One of the games I've played on my PlayStation 4 is Assassin's Creed IV: Black Flag. It rekindled my love of the franchise to the point that I'm very keen to see the next AC instalment: Assassin's Creed Unity.

And when I learned that a new Assassin's Creed mobile game was being made - entitled Memories - I was really rather excited.

Imagine my disappointment when I discovered this early version was a bit bobbins when I recorded a hands-on for AppSpy.

Now the game has been launched globally, and I get to revisit it in a review for Pocket Gamer. Has Ubisoft listened to the criticism? Find out as I play it over the course of a week, reporting back periodically.

First impressions

One of the main draws of the Assassin's Creed series is the complex universe it creates: where secret orders of assassins and Templars fight for control of the world, the world teeters on the edge of annihilation, and high technology allows human beings to explore their own "genetic memories" via a device known as The Animus.

Assassin's Creed Memories makes passing mention of these elements, potentially confusing those not familiar with the franchise, but doesn't focus on them enough for fans to find the experience satisfying.

You're working for Abstergo by diving into the memories of various assassins and reliving parts of their lives. The reason for this is not really made clear. You can also battle your colleagues in an arena, but why your character might want to do this is anybody's guess.

The opening section of the game is a basic tutorial that only vaguely manages to explain how the game works. Once I've figured it all out myself, I'll document my findings in an update.

So far it's confusing, and missing that authenticity that Assassin's Creed fans will be looking for. I'm really hoping things improve shortly.

Day 3: Secret society

As I spend more and more time with Assassin's Creed Memories, I'm beginning to understand its terminology and gameplay a little better, as well as figuring out its occasionally confusing layout and unique play kinks.

I'm revisiting the game at least a few times every day, using up my Stamina on the regular Missions. When I run out, I quit and go play something different.

Unless I have points to upgrade my character with, that is. If I do, then I increase the amount of points in either Weapons, Armor, or Allies, so in multiplayer battles I can bring a more powerful set of cards with me.

Sadly I'm yet to participate in any of these encounters. They're incredibly time sensitive, for one thing - usually a window of just a couple of hours.

You're sent a Notification when you can participate in one of the fracas, but I've not been near my phone when one has kicked off.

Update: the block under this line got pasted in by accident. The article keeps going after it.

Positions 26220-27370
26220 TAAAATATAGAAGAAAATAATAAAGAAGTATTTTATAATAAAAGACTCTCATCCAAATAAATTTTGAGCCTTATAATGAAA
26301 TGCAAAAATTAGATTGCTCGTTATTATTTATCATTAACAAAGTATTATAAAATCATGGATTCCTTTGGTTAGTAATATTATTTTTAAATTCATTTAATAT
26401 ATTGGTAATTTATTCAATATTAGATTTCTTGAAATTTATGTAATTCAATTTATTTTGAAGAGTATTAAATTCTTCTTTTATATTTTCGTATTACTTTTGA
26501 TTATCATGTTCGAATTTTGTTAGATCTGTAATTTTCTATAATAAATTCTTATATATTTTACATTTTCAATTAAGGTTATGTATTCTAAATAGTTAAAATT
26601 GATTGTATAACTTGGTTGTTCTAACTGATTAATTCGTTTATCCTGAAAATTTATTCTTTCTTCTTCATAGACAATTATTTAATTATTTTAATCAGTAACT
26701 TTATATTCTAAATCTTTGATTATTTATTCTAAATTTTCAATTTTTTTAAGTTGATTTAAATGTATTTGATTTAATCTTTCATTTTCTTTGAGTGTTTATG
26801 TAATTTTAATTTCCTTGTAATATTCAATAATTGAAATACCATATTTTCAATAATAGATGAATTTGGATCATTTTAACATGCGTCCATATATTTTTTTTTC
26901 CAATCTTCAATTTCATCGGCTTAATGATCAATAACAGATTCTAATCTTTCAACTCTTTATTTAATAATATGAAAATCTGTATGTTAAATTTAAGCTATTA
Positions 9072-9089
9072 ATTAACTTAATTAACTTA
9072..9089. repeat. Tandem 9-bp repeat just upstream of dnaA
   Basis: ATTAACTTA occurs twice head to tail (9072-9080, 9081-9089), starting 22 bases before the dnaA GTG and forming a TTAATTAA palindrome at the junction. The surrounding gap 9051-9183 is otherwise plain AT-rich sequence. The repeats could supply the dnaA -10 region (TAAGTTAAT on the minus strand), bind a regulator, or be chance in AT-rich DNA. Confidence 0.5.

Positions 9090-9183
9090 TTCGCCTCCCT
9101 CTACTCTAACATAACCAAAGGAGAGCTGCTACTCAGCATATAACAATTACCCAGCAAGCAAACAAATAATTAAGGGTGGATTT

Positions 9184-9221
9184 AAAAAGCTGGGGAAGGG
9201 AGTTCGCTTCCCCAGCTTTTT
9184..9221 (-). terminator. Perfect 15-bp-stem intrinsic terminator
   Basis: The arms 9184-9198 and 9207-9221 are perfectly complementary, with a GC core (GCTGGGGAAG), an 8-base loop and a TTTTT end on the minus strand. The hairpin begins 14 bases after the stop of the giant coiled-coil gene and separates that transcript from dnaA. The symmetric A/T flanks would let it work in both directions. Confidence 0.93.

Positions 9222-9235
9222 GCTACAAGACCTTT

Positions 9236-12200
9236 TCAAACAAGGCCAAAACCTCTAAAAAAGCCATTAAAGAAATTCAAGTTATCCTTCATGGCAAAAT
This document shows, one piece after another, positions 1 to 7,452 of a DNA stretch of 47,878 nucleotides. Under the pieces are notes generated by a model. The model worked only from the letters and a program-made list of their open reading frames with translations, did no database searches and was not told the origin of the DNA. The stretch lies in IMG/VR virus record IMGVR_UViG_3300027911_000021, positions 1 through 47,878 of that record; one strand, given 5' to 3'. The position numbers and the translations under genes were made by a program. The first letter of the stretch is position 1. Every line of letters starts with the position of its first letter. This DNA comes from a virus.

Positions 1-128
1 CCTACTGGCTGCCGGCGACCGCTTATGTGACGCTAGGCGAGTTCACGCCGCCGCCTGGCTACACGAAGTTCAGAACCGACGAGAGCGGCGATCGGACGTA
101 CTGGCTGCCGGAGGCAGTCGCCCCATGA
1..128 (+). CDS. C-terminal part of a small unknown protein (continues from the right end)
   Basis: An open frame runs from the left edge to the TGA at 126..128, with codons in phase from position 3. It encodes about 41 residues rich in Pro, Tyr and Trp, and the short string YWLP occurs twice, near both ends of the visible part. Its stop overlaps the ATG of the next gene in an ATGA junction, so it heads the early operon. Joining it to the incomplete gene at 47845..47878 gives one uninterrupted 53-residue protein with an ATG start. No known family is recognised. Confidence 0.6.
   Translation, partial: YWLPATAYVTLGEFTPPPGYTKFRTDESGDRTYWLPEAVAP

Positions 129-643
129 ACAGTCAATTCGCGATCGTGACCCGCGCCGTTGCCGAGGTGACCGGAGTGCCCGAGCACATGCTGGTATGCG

Even if I did participate, I don't think my guild would fare very well, because I'm the only person in it. Hooking up with other players is surprisingly difficult in Assassin's Creed Memories, but I guess that works thematically, what with the Assassins being a secret order and all.

If you can organise it so you and some pals are playing at the same time, then the game offers rich rewards. You can activate a Hack, for example, which reveals all the details of an area and guarantees success in a mission, for ten minutes.

It applies to all Guild mates, so you're giving your brothers and sisters a helping hand at the same time as making the game easier for yourself.

Day 7: Altair, Ezio, Connor, Kenway, and... uh...

I have a correction to make from my last update. The window to enter one of the online battles is 30 minutes. I managed to squeeze into one yesterday, grabbed an opponent and played all of my AP to launch a bunch of moves.

The other player didn't respond. I'm fairly confident I'd been automatically paired, and that they weren't actively playing.

So that area is currently a wash out. That means that the main appeal of the game, as with any card battler, lies in the collecting of rare and valuable cards.

The art on those cards can be cool, too. When I got to the Sengoku period this week - a setting most Assassin's Creed fans are desperate to see realised in a console game - and saw how the Assassins look in that timeline, I was immediately reminded of just how striking the imagery of the series can be.

The issue I've found though is that there aren't enough memorable characters and items from the series to fill out an impressive-looking deck.

So you're left with a bunch of swords, armour, and Templar henchmen that you have no love for (that are immediately sacrificed to make other cards more powerful), and a handful of "oh yeah I sort of remember him" rares.

The global release of Assassin's Creed Memories is certainly a step up from the soft-launch version. But while missions are now a lot faster, it's still not really enough of an improvement to wholeheartedly recommend.

Assassin's Creed fans who have never played a card battler before may get something out of seeing more of the AC universe, but if you've only a passing interest in the series, it's not really worth your time.

How are you getting on with the game? You can tell us and the rest of the PG community about your experiences by leaving a comment in the box below. Click here to learn about our free-to-play review policy.